I had form, strength and luck – it was an advantage too that Paolo Bettini was using it as a selection race, the Italians were all marking each other.
PEZ: And you were second in the Giro dell’Emilia.
DM: I should have won it but I made an error at the finish and Gesink beat me – I didn’t have the confidence; but it was the first time I’d ridden the course and I’ll know better next time.
And at the bottom of the last climb if you’d offered me second I’d have bitten your hand off!
PEZ: Lombardia, top ten last year, crashed out this year.
DM: I wasn’t disappointed, I was just happy to emerge relatively unscathed with no broken bones – I was able to ride to the feed.
I don’t have the build for the weather that day – I just don’t work properly when it’s as cold and wet as that.
Dan Martin’s victory at the Tre Valle Varesine was impressive to say the least.
PEZ: The Japan Cup – a big deal out there, I believe?
DM: Massive – the fans are incredible; it was such a pleasure to ride there.
It’s a 20 hour flight but the enthusiasm and gratitude of the fans once you’re there makes it worthwhile.
The noise and enthusiasm of the fans on the climb when I was solo was just incredible.
PEZ: Last year you did the Vuelta, this year the Giro, how do they compare?
DM: It’s hard to compare, I’m a year older and stronger but whilst I was tired after the Giro, I was destroyed after the Vuelta!
The allergy medications make the Giro a hard race for me and I had to do a lot of work for the team, we had Tyler Farrar to set up for sprints.
But a lot of the older, more experienced guys were saying it’s the hardest Grand Tour they’ve ever ridden.
PEZ: A top 20 in Fleche-Wallonne this year – are the Ardennes races a target for 2011?
DM: For sure! I’m sure that my breathing being better will help me; and I really enjoy those races – there’s a fantastic atmosphere, especially if you’re in the front group.
I’m thinking about the Ardennes races and the Tour of the Basque Country already.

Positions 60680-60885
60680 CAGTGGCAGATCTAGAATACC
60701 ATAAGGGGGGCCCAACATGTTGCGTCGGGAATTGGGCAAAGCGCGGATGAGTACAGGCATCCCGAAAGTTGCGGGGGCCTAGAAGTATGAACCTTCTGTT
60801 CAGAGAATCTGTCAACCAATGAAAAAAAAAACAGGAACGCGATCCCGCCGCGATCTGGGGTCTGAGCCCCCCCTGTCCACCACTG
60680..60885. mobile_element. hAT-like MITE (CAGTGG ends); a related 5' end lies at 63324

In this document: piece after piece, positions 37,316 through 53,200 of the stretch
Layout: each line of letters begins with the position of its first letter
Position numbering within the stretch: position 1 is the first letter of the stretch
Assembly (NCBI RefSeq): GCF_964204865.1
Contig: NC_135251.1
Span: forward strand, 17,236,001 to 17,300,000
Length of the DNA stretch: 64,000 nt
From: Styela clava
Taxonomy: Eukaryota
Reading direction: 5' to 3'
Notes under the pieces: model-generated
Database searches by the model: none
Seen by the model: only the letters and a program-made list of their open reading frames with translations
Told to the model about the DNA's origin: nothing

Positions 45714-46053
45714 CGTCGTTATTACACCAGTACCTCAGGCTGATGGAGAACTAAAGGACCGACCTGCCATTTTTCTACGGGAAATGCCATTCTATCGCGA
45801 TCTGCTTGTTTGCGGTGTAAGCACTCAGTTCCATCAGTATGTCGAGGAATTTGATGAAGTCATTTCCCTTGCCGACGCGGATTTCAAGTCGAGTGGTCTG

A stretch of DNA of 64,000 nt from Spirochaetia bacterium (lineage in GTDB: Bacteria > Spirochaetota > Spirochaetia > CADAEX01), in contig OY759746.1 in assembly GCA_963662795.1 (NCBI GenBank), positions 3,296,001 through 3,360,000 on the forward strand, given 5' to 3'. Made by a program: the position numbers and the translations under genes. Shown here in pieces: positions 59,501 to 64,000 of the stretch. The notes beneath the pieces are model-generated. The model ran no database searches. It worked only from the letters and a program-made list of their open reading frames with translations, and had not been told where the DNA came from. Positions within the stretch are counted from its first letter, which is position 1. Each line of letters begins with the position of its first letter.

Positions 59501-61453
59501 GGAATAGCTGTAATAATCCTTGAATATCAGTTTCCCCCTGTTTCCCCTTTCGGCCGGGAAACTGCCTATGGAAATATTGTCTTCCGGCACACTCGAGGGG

Victory at the Japan Cup was a fine way to finish out the year.
PEZ: How’s the training going?
DM: I had two weeks off after the operations but I’m back on the bike now – it’s sunny and dry here in Gerona, ideal weather for the bike.
But my coach is a big believer in the gym to build core strength – I go three times each week; mentally it’s good because it means you don’t have to do so much specific big gear work on the bike.
PEZ: Thoughts on the Garmin/Cervelo merger?
DM: I think we have one of the strongest classics teams there is and I fell privileged to be part of it.
It’ll be hard to make teams for races; but once you’re on the race you’ll be part of one of the strongest classics teams in the world.
In ’08 when we started the team was just developing but now we’re one of the best.
PEZ: Have you got the new goodies yet?
DM: It’s like being a kid at Christmas! I’m enjoying just looking at the new bike – but you don’t test them properly until you’re in a race situation.
PEZ: Do you know your programme, yet?
DM: I think it will be similar to 2010; I’ve exchanged a few emails with the team about it.
My first peak will be for the Ardennes and Basque Country; I was going to start with the Tour of the Med – but there’s uncertainty now about whether that will take place.
PEZ: And Girona is home all year round?
DM: For sure, I live hear all the time – I’m having my parents over for Xmas.
I want to make a life here, I speak Spanish but it’s not much good here – they all speak in Catalan, I’m trying to learn, albeit that it’s useless in the rest of Spain.
My dad has a bike here so we’ll get out on Xmas day – it makes you feel like you’ve got one over on the others!